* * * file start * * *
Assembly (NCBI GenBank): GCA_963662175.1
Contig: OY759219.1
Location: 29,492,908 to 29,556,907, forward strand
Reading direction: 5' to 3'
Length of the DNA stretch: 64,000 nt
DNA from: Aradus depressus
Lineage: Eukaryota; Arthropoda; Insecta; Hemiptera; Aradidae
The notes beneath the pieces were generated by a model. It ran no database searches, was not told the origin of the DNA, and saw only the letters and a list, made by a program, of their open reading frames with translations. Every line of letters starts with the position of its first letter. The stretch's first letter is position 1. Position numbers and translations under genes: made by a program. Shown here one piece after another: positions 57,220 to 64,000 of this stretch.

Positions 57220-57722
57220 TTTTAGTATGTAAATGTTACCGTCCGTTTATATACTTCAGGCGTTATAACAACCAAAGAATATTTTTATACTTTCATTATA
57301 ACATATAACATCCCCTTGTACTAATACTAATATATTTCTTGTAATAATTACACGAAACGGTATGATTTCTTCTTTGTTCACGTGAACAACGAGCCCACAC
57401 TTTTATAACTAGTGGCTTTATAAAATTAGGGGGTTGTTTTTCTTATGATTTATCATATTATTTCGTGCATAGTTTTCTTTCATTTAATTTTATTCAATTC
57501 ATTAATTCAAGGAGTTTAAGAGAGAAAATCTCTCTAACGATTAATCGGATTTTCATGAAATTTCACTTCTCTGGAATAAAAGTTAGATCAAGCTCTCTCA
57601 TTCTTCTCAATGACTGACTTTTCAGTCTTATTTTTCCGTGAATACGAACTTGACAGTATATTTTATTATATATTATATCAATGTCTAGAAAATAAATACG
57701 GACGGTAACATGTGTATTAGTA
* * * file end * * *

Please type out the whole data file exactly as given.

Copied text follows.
Assembly (NCBI GenBank): GCA_963662175.1
Contig: OY759219.1
Location: 29,492,908 to 29,556,907, forward strand
Reading direction: 5' to 3'
Length of the DNA stretch: 64,000 nt
DNA from: Aradus depressus
Lineage: Eukaryota; Arthropoda; Insecta; Hemiptera; Aradidae
The notes beneath the pieces were generated by a model. It ran no database searches, was not told the origin of the DNA, and saw only the letters and a list, made by a program, of their open reading frames with translations. Every line of letters starts with the position of its first letter. The stretch's first letter is position 1. Position numbers and translations under genes: made by a program. Shown here one piece after another: positions 57,220 to 64,000 of this stretch.

Positions 57220-57722
57220 TTTTAGTATGTAAATGTTACCGTCCGTTTATATACTTCAGGCGTTATAACAACCAAAGAATATTTTTATACTTTCATTATA
57301 ACATATAACATCCCCTTGTACTAATACTAATATATTTCTTGTAATAATTACACGAAACGGTATGATTTCTTCTTTGTTCACGTGAACAACGAGCCCACAC
57401 TTTTATAACTAGTGGCTTTATAAAATTAGGGGGTTGTTTTTCTTATGATTTATCATATTATTTCGTGCATAGTTTTCTTTCATTTAATTTTATTCAATTC
57501 ATTAATTCAAGGAGTTTAAGAGAGAAAATCTCTCTAACGATTAATCGGATTTTCATGAAATTTCACTTCTCTGGAATAAAAGTTAGATCAAGCTCTCTCA
57601 TTCTTCTCAATGACTGACTTTTCAGTCTTATTTTTCCGTGAATACGAACTTGACAGTATATTTTATTATATATTATATCAATGTCTAGAAAATAAATACG
57701 GACGGTAACATGTGTATTAGTA